Plot summary: Perry Mason, attorney-at-law, Della Street, his confidential secretary, and Paul Drake, private detective, are working on a new case each week to defend their innocent clients. The charge is murder and the cases often come with a twist, helping Mason to never lose a case.
Review: Perry Mason is a procedural show. Every episode is about a case. The characters move along with it, but there is not a lot of screen time left for their private lives, thus Mason does not have time for a love interest other than an occasional flirt with a guest star or his confidential secretary Della, who always finds a way to sneak in a question, comment or a smile. Perry lives for his job. He is the unquestioned hero, not a but the attorney-at-law, the man everybody wants to turn to in times of trouble. Mind you, he tampers with evidence every once in a while and could get away with murder, but he’s an honest character who bends the law to get an acquittal for his not-always-truthful but always-innocent clients.
Perry Mason is loyal to his clients and he is surrounded by a loyal supporting cast. Della Street runs his office and always stands by her boss, even if that gets her in a jam. Paul Drake is the private eye who always investigates the cases Perry takes on. Although he doesn’t get much more time to pursue a private life, he is the only character who has frequent dates. One may feel inclined to think so, but that lack of private character development is not a weakness. The beautiful thing about this show is its witty dialogue, the sense of humor and its cast. The chemistry they have on-screen. The fun that comes across, although with 39 episodes in season one and six working days a week, the production must have been much more exhausting to shoot than today’s standard weeklies. A striking factor is how the actors bounce off each other with their lines, their actions. Barbara Hale, for example, was often praised by her co-stars for being the epitome of a supporting actress, something she was rewarded for with a lot of brotherly on-set pranks (predominantly masterminded by Raymond Burr) and two Emmy nominations, including one win in 1959.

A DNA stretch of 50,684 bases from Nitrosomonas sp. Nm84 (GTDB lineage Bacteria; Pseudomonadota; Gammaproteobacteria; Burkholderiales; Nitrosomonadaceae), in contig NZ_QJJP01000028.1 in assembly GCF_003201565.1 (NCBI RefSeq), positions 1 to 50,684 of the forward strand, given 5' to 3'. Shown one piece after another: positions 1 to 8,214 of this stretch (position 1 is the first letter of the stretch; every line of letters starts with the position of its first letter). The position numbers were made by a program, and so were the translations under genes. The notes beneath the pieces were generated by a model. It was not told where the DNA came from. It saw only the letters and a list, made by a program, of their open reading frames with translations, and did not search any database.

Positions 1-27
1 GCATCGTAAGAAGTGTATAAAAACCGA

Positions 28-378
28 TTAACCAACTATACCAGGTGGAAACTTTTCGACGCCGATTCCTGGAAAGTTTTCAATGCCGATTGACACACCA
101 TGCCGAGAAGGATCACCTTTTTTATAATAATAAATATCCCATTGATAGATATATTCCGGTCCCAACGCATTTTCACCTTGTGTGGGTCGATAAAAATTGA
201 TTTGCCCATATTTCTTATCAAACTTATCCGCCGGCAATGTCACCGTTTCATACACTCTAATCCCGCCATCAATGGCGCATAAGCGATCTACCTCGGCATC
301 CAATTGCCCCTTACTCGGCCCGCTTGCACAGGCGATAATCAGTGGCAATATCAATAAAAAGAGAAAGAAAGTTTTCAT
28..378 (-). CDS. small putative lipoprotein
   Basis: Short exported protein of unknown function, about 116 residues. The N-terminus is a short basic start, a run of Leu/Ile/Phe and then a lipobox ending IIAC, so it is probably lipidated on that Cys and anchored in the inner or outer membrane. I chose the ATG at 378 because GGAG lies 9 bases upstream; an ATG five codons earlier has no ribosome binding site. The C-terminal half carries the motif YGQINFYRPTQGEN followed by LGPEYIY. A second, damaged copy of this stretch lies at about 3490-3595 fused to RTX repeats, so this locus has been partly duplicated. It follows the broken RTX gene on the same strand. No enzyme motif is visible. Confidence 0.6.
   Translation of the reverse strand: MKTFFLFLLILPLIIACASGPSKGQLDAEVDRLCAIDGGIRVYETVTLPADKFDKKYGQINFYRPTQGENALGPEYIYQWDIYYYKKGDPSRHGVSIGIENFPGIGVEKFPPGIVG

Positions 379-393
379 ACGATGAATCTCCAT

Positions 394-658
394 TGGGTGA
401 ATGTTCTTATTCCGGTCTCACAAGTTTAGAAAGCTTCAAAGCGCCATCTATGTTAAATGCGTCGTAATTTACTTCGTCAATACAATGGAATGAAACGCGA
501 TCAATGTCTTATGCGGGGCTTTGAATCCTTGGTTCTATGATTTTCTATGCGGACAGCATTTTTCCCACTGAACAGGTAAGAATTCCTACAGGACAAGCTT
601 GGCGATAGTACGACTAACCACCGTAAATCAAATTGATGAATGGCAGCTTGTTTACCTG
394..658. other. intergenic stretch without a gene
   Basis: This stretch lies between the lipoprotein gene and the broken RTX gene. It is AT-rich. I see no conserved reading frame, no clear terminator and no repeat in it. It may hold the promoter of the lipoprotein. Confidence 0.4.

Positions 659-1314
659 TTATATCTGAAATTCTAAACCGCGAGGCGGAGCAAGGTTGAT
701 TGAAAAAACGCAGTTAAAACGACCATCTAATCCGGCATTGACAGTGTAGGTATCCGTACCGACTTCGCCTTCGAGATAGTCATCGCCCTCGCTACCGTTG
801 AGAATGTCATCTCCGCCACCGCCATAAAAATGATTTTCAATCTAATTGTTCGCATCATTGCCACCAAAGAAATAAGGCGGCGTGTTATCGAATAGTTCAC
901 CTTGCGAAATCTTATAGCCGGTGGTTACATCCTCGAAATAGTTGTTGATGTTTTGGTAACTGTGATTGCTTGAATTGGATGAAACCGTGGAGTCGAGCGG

Burr was nominated in three consecutive years and won his first Emmy the same year his co-star and friend Hale walked home with an award in her hands. He won again in 1961, when Barbara received her second nomination. William Hopper, as Paul Drake, was nominated once in 1959, which was the most popular year of Perry Mason in respect to acting awards. The series itself also received a nomination in 1958. Those three main characters aside, William Talman as courtroom foe Hamilton Burger and Ray Collins as police Lt. Tragg did as convincing a job as the show’s antagonist(s). A mere adversary in the beginning of the drama’s run, Burger becomes a fleshed out district attorney who may at times despair of Mason‘s methods, but also respects him. Ray Collins is a pleasure to watch, barging in a little too early on Perry’s cases and–like the rest of the male cast–flattering Della, but never too much.
All in all, Perry Mason is a fun show to watch for those who enjoy classic whodunits and old-school, plot-driven stories. The twists may be surprising at times, the murderers more obvious to some or impossible to guess for others, but the way Perry Mason goes about solving his cases, his attitude, his quest for truth and justice is addicting. Never mind that the show is in black-and-white, that only adds to its appeal. The music, Della Street‘s attire, the genuine 1950s style and Los Angeles as a supporting character in a way. It’s the entire package. It works – did so for nine seasons till 1966 and does so on DVD today.
Melanie Simone is a writer with a degree in American Studies and English. On Talking Classics, she savors her love for vintage Hollywood.